The National Union of Greek Australian Students (NUGAS) has undergone many changes over its 51 years of operation, however one thing remains the same; it’s ability to bring Greeks from all walks of life together.
In the case of William Dasopatis, Marissa Robotis and Billy Battista, NUGAS unveiled a connection deeper than what they had expected.
Through ice-breakers and introductory conversations in the inaugural NUGAS meeting, the trio discovered they have a shared heritage from the island of Lemnos.
Ms Robotis’ grandparents on her father’s side first migrated from Lemnos to Australia 60 years ago on the Greek ship ‘Patris’, with the aim of establishing an imperishable and incredible life for generations to follow.
“Once they arrived in Melbourne, they resided in different suburbs throughout Victoria, including Port Melbourne, Richmond, and Ballarat. They began working in factories to obtain a source of income, whilst adjusting to this unfamiliar, yet progressive environment,” she explained.
“In addition to this, I have admired all that they have achieved and all that they have risked throughout their lives, to ensure future generations live a life filled with opportunities and never-ending success.”
Mr Battista’s grandmother, Vasiliki, was the first to arrive in Australia in 1964, before his grandfather Vasilios touched down in 1965. At the time, they were both under the age of 18 years.
“Having few contacts in Melbourne, they both found low-paying jobs with pappou being a furnace worker in the Carlton and United Breweries and yiayia becoming a machine worker. Through mutual friends and a shared bond for their Lemnian homeland, my grandparents were soon married and established in Melbourne’s Elsternwick,” Mr Battista said.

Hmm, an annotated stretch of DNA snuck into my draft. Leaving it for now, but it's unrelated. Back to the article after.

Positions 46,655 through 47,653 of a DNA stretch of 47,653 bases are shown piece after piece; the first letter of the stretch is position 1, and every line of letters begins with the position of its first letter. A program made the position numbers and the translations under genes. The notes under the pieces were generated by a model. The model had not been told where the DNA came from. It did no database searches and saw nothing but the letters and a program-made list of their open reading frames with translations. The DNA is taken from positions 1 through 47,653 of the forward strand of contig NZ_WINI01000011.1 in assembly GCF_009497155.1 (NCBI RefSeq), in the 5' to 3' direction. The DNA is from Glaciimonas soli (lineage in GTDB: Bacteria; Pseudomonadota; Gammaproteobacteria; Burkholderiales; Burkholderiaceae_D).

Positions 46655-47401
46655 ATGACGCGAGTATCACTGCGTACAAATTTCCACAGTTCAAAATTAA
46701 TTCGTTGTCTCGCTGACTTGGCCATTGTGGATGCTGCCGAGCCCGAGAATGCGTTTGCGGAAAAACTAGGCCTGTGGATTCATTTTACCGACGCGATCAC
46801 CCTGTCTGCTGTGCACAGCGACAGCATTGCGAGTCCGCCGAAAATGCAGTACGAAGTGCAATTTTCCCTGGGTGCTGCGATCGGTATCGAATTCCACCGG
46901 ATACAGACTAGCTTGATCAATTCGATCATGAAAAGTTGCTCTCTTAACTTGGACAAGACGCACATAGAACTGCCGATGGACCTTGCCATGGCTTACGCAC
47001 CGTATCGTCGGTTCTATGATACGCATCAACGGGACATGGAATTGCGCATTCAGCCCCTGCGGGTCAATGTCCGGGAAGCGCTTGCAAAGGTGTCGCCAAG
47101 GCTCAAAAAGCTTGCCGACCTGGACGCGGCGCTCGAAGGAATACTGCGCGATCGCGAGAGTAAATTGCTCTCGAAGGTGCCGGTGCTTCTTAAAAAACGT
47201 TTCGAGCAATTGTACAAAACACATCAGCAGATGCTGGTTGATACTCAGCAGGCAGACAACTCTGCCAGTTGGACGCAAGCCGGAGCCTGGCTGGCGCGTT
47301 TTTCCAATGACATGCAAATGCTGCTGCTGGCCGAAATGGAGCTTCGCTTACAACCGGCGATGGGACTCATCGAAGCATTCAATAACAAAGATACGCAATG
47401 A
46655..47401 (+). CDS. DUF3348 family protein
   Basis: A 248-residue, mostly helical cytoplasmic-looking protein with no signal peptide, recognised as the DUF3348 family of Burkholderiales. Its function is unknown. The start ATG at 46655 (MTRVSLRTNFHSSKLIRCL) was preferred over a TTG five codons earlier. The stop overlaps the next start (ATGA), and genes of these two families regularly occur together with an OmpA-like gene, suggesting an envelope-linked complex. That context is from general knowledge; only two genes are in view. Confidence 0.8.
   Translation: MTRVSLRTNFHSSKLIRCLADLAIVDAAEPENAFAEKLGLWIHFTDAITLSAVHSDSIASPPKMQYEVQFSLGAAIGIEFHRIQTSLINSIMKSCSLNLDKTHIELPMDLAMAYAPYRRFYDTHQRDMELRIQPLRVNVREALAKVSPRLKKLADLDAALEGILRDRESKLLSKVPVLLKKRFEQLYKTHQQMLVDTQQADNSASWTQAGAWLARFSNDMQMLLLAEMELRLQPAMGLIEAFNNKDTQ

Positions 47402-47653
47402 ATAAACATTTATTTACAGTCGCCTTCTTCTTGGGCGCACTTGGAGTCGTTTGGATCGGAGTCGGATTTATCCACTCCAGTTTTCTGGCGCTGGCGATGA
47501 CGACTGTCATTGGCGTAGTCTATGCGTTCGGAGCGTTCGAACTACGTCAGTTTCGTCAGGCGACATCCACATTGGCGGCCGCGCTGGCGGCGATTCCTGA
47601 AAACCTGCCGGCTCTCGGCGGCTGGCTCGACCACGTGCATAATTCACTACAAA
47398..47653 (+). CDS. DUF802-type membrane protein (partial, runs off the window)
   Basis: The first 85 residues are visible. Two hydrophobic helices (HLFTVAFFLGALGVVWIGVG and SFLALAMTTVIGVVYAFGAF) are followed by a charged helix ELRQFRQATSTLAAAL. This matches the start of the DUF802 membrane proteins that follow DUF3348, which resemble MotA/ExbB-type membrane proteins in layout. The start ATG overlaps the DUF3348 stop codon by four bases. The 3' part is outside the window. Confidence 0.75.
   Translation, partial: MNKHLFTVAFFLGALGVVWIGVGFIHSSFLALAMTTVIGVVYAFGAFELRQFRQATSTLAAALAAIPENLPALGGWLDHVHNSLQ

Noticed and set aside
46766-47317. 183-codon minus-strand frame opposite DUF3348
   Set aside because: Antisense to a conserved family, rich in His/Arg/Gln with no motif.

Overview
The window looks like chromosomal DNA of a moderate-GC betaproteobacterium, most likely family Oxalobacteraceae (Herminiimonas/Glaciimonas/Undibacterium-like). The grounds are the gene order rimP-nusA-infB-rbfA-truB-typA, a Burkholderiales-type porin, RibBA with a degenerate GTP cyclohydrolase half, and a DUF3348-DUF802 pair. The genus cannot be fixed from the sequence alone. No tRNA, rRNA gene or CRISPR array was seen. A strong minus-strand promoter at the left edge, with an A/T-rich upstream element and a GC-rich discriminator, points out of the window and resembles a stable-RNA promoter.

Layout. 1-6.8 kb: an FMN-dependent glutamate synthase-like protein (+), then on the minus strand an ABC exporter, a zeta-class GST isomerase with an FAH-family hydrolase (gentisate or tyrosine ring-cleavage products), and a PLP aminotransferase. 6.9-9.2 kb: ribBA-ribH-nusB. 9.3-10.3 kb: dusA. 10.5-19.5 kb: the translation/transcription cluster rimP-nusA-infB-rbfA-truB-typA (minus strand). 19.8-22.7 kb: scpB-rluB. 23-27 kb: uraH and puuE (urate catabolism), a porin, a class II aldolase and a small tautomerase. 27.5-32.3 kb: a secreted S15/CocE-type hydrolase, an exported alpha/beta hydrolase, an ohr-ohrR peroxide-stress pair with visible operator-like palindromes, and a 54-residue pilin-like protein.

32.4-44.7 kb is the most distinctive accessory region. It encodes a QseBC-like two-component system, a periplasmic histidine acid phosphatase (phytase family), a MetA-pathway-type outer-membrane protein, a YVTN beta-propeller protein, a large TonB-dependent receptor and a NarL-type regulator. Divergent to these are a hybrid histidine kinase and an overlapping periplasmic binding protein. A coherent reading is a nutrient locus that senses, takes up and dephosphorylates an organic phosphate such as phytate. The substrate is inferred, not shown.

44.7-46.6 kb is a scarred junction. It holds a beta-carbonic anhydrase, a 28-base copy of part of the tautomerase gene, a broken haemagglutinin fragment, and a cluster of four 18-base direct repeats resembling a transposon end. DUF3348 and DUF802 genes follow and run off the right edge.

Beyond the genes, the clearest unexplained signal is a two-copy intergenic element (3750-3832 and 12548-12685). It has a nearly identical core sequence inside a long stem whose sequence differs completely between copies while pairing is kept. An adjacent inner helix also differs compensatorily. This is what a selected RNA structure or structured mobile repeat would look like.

Mr Dasopatis’ grandparents also came in 1964.
“My grandmother was born on the mainland, specifically in Kalamata, whereas my grandfather was born on the island of Lemnos, where at the age of fifteen he moved to Germany to work,” he said.
At one point or another, the three university students found themselves going to NUGAS events before joining the committee.
“My first year as a business student at RMIT University has been quite challenging, with online classes impacting the typical university experience. I struggled to make a genuine connection to my studies as I had never properly met my peers or my teachers. I wanted to meet people and to build friendships as a first-year student and as a third-generation Greek-Australian,” Ms Robotis said.
Mr Battista joined the Melbourne University Greek Association team towards the end of his studies, before taking up a role with NUGAS, after finding himself struggling to make new connections with peers.
“At the dinner table, my parents would often reminisce about their university days and the friendships they made and maintain to this day…A few months into the roles, I have met incredible people and made lasting friendships in both committees,” he said.
During his tertiary years of study, Mr Dasopatis took it upon himself to strengthen his connection with his Greek heritage.
His time at NUGAS has seen him organising major events and working alongside a team of like-minded Greek Australian students, in the ultimate pursuit of preserving and promoting Hellenic culture amongst the younger generations.
While all three had their own reasons for joining, perhaps it was fate that brought them together.
One of their more memorable encounters was discovering that they all shared Lemnian backgrounds, having grandparents that were born and raised on the island of Lemnos.
Growing up, all three families were social and associated with each other. Their villages were close by, and given the island wasn’t overly populated, they would often catch up together and see each other at events and social occasions.
“Later we came to discover that Marissa’s grandparents knew William’s grandfather and his sister, and were very close friends when they first immigrated to Australia, as well as having overlapping mutual friends who were incidentally also from the island. After moving to Australia, Marissa’s and Billy’s pappoudes became best friends and her pappou was later the best man at his wedding. Her grandparents also baptised Billy’s mother and aunt, meaning that Billy’s mother and Marissa’s father are godsiblings,” the trio explained.
Now the young Greek-Australians pave their own relationships, continuing the bond that started two generations back.
“If it wasn’t for NUGAS, we probably wouldn’t have met each other. Now, we have a story to pass onto our future generations,” they said.